Who are the people with the power to design the system we live in? Digital artist Peter Burr investigates

16 August 2019


Known as the first rural “hippie commune” in America, Drop City was a counterculture artists’ community formed in southern Colorado in the mid-sixties. A commune iconic not only in its cultural ideologies, but also in its playful approach to homebuilding.

In his latest work, also titled Drop City, digital artist Peter Burr explores ideas of utopia, design solutions and digital environments. The new media artist, known for his video game aesthetic with underlying philosophical tones, has been experimenting with the limitations of computer displays for the last seven or eight years. As part of a wider project exploring the communities living off the detritus of a desktop environment, Drop City is a sobering film exploring our ever-deepening experiences with digital realities.

Below, the New York-based animator discusses the ins and outs of Drop City and how he took inspiration from a short-lived hippie commune to create a six-and-a-half minute digital film.

How did the idea for Drop City come about?

Peter Burr: I like the idea of people finding their way out of their own problems. A few years ago I came across the book Pattern Language by Christopher Alexander written in 1977, it indexed a system to help ordinary people solve complex design problems – like building a functional city for themselves for example.

Living in New York, the challenge of actually using such a utopic self-help book got to me and, as an artist working with computers, I like playing around with these design concepts. There’s a hubris to the sort of power we taste when building dynamic simulations rendered realistically in 3D CGI. I can’t help but reflect on my own lived experience as if I was one of these simulated units. Who are the people who hold the power to design the system I live in IRL? Where does my well-being fit into their conception of this world?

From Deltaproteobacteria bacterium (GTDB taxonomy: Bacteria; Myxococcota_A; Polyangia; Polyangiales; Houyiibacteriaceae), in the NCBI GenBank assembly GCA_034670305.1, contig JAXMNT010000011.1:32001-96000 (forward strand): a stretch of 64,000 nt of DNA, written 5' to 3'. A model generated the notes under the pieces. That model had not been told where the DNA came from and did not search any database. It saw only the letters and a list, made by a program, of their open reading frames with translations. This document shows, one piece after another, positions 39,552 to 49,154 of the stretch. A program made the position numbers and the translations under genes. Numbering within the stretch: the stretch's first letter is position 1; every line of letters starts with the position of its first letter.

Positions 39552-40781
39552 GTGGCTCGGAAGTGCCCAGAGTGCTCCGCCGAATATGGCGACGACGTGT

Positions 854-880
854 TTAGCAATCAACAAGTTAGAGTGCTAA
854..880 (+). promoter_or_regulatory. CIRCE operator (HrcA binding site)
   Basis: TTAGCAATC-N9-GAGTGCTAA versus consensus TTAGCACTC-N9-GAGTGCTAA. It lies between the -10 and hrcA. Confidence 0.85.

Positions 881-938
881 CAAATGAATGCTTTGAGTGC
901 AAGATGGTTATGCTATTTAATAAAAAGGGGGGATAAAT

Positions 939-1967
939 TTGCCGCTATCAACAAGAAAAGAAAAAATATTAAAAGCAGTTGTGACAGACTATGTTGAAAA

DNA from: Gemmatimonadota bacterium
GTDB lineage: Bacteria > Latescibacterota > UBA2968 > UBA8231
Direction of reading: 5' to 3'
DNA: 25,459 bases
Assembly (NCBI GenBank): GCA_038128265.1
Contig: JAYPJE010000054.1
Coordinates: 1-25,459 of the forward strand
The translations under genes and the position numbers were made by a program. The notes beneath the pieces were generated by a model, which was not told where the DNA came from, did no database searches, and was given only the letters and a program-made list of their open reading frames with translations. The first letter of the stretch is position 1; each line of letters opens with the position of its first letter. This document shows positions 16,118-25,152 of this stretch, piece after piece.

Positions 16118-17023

INT: How did you develop the aesthetic of this work?

PB: For the past seven or eight years, I have been playing around with the limitations of computer displays and rendering technology. In 2012, I made a film called Alone With The Moon that adapts the first computer graphics tool I ever used in my life, MacPaint, into an animation.

One of the things I liked about this program as a kid, was the way it used patterns instead of colours. Because the computer display was black and white, you had to mix various patterns to build out a sense of depth and volume. So through the development of Alone With The Moon, I embraced these restrictions while adapting MacPaint’s workflow to contemporary graphics programs.

Alternatively, with Drop City I’m imposing this technical limitation on tools from the video game industry as essentially, I like how this creates a curious mix of really complex visual elements blended together with super simple and restrained ones.

INT: Can you tell us a bit about your creative process with this film?

PB: This film is part of a larger project about communities living off the detritus of a desktop environment. Prior to this work, I made a piece called Descent with Mark Fingerhut and Forma that shows a medieval village plagued by a deadly virus. You can download this piece and run it on your PC, when you launch the executable file it infests your desktop with rats as their world devolves right in front of you. With Drop City however, I was interested in extending this idea further and I’m currently in the process of building it into a full-blown interactive simulation slated to premiere at SXSW 2020.

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Jyni Ong

Jyni joined It’s Nice That as an editorial assistant in August 2018 after graduating from The Glasgow School of Art’s Communication Design degree. In March 2019 she became a staff writer and in June 2021, she was made associate editor.

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